Sensible Curation in K-12 Libraries

Sensible Curation in K-12 Libraries

Sensible Curation in K-12 Libraries, Media Centers, and Classrooms is NOT Censorship!

 

Be Careful Little Eyes What You Read

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Carefully curating book lists in K-12 libraries and classrooms isn’t censorship; is it sensible?

 

There is only so much time in a school day and room on a bookshelf. Both must be filled with things that foster curiosity, cultivate knowledge, and enrich the imagination. It is also essential that neither include things that seek to destroy childhood innocence, supplant the family values of students, or set children on a destructive path in life. Unfortunately, in the past few years, parents have discovered that many books in their children’s school libraries and classes serve the latter’s purpose more than the former, and they have spoken loudly and clearly about their objections.

Parents who courageously speak up at school board meetings about the books available to their children without their consent or knowledge aren’t “book banners” or overprotective prudes. They know the harm that early exposure to sexually explicit or pornographic material can do to young children, and they are doing their best to protect their own from irreversible damage. Though it doesn’t take a degree in psychology to conclude that adult material is inappropriate for children, plenty of professionals have weighed in on the matter.

The American Academy of Pediatrics (ACPeds) warns that:

“Children suffer many negative effects due to modern society’s exposure to and acceptance of pornography. These negative effects include mental disturbance and unrest for the young school-age child, including acting out and violent behavior. Because of its harmfulness to children, pornography must never be used as a tool to teach children human sexuality.”

Interestingly, an organization “dedicated to the health and well-being of children” states that this material should not be used as a teaching tool, while advocates of these books, like The American Library Association (ALA) and the Gay, Lesbian, Straight Education Network, GLSEN, actively promote them and even provide them to schools and classrooms free of charge. Should parents trust the medical professionals who are experts in child development, or should they rely on the opinions of well-funded organizations with social and political agendas?

It’s not just ACPeds that warns of the dangers of early exposure to sexually explicit and pornographic material. A variety of studies have shown the damaging effects of it. Since the mid-1990s, there has been a national campaign to curb teen pregnancy. While that is a noble cause, it is ironic that this current campaign to expose children to pornography will likely lead them to earlier sexual activity. “Out of 8 studies that assessed earlier age of first sex, five studies…found a statistically significant association with exposure to pornography.”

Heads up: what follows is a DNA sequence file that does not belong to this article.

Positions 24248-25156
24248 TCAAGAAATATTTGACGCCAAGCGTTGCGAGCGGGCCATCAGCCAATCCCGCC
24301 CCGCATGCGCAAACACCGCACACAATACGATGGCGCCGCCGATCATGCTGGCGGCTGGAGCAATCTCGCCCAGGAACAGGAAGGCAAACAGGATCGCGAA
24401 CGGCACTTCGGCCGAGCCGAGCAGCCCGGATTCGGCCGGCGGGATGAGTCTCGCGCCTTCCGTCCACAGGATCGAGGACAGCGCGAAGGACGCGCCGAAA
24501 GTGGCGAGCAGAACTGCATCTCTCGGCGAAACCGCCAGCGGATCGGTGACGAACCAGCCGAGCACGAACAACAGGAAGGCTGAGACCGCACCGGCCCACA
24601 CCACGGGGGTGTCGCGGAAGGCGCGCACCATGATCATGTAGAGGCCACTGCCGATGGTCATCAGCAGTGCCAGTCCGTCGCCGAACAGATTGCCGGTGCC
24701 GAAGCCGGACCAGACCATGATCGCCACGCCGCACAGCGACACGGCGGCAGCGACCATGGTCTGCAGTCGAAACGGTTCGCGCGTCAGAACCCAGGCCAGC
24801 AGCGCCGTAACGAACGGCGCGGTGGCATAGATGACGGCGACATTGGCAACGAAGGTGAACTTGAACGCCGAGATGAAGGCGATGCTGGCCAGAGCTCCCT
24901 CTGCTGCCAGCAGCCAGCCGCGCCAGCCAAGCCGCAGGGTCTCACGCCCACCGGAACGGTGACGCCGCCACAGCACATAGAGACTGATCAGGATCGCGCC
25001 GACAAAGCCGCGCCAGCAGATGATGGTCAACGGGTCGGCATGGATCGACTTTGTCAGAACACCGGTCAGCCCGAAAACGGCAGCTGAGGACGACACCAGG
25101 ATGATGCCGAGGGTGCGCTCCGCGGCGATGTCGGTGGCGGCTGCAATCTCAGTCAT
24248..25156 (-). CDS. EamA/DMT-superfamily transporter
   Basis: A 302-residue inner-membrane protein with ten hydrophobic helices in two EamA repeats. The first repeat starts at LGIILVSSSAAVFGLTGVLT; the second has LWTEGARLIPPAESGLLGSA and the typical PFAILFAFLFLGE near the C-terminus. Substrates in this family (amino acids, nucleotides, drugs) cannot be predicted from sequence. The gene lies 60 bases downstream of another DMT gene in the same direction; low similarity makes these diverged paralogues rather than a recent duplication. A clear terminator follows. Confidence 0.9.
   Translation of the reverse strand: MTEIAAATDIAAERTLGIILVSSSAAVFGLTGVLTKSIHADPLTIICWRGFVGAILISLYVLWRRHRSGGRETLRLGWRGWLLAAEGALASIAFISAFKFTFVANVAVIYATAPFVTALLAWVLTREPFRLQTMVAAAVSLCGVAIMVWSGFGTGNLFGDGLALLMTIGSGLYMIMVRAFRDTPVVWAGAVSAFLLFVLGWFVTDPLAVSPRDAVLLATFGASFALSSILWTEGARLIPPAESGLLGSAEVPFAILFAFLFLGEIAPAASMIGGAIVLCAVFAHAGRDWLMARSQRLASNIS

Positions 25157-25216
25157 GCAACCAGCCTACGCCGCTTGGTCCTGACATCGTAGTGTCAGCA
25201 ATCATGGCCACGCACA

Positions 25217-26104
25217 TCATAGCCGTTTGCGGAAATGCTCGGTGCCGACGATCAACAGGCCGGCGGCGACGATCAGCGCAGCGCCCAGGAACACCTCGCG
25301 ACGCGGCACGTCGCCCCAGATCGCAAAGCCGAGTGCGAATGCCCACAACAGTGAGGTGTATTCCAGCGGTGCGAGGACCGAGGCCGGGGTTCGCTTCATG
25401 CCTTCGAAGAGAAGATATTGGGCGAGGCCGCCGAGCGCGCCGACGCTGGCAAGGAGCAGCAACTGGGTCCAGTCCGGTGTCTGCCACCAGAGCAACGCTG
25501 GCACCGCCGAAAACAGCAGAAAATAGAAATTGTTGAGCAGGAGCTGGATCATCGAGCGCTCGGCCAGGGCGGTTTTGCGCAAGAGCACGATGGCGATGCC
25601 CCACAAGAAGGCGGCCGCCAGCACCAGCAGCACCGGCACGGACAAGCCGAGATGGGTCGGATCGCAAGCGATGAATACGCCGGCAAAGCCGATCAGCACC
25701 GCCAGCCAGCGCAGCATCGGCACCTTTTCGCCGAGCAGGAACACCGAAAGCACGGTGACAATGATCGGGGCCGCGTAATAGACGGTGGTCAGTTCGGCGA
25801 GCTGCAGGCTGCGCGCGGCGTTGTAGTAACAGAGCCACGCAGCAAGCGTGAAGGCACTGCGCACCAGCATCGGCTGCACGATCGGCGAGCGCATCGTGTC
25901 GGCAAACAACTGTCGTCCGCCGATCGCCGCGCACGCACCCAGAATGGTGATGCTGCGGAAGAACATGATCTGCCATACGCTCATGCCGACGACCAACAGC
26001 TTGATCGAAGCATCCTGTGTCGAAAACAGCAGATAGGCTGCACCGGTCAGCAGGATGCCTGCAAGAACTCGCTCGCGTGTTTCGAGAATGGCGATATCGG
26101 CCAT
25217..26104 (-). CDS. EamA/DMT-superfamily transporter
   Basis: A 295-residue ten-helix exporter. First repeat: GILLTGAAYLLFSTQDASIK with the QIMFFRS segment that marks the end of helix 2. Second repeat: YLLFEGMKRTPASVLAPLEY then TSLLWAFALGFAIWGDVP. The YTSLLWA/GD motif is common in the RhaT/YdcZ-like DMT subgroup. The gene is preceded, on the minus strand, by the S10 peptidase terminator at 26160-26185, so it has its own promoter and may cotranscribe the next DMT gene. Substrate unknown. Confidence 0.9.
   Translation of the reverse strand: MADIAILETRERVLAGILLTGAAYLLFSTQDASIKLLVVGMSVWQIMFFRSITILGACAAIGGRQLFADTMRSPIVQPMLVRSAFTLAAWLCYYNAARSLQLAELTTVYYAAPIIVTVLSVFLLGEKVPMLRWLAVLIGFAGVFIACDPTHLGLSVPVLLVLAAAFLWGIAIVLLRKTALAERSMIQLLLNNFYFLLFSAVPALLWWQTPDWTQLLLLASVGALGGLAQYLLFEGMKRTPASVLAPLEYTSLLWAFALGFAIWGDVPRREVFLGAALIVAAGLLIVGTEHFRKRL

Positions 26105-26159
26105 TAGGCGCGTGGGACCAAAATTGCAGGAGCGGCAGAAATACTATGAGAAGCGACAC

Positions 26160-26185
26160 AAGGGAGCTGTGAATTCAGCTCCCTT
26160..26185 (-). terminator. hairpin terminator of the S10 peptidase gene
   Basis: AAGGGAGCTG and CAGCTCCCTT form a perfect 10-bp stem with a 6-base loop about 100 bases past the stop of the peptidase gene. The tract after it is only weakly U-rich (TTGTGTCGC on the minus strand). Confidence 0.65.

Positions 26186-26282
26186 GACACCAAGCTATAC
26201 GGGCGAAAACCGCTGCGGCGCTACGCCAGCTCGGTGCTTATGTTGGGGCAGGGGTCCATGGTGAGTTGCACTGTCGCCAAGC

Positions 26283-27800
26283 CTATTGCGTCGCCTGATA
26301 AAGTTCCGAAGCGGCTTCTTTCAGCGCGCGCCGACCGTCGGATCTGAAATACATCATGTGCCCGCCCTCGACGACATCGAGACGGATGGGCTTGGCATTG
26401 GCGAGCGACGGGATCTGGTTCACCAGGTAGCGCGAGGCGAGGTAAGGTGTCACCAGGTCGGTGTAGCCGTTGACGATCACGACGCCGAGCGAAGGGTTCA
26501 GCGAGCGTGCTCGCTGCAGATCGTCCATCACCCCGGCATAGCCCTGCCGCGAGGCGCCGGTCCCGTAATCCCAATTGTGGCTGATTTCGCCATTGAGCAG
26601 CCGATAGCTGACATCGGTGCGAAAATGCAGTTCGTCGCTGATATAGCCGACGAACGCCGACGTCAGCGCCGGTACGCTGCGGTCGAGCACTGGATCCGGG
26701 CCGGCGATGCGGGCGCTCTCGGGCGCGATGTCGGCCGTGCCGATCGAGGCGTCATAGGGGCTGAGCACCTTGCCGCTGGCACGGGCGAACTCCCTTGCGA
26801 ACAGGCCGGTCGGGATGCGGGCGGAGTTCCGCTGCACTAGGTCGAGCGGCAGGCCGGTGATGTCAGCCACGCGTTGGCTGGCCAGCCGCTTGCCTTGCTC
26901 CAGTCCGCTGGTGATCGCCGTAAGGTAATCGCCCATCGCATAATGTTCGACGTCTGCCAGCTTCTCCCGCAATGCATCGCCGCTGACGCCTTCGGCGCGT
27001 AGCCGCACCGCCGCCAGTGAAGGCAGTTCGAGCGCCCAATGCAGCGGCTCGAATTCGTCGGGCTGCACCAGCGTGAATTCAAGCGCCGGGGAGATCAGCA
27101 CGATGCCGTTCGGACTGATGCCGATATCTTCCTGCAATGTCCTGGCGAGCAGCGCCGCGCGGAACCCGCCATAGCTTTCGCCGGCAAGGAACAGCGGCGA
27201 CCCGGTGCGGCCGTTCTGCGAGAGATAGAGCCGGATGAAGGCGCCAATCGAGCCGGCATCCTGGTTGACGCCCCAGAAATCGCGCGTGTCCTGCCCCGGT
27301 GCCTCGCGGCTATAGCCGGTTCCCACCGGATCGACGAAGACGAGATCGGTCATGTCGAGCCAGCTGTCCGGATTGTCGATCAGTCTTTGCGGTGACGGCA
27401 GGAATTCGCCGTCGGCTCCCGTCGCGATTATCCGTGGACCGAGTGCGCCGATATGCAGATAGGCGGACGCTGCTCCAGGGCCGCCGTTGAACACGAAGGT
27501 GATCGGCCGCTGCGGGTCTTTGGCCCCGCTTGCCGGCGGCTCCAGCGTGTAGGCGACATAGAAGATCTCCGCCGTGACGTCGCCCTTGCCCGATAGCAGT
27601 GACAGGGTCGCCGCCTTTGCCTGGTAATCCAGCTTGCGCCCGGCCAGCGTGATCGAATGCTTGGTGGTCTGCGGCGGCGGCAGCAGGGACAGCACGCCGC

Not only is it harmful to their healthy sexual development in their early years, but it can lead to relational problems later in life as well. Studies have shown that “pornography negatively impacts marriage and long-term cohabitating couples, making them more vulnerable to divorce or dissolution, and this in turn has negative health effects for the children involved.” If Brad Wilcox is correct (and he has plenty of research to support his conclusion) that strong families provide the best form of stability necessary for proper human flourishing, then the destruction or disruption of this possibility by introducing pornography to children is not only harmful but a grave injustice.

So, how can parents counter this attack on their children’s innocence? First, be aware of the books available to them in their classrooms and school libraries. Freedom in Education has partnered with Rate Books to expose the most concerning books in school districts.  If you are still getting familiar with the books they select, you can use tools like RatedBooks to help you determine if they are appropriate. Second, if you find inappropriate books, challenge their presence in the school. Find out what the curation process is in your local district that impacts the libraries, media centers, and classrooms, and take the necessary steps to protect your children from inadvertently being exposed to pornography. Parents must continue to expose and eradicate sexually explicit material from schools.

Finally, please contribute to the Good Book Drive to help Freedom In Education fill bookshelves with wholesome quality literature that will nourish the hearts and minds of the students who read it.  There is only so much time in a school day and room on a bookshelf. We can advocate for removing harmful material from both, but we must also be ready and willing to step up and offer alternatives and solutions. The good news is that there are thousands of beautiful, high-quality books. Students shouldn’t have to settle for poorly written, inappropriate selections, and parents shouldn’t worry about losing their innocence each time they visit the library.

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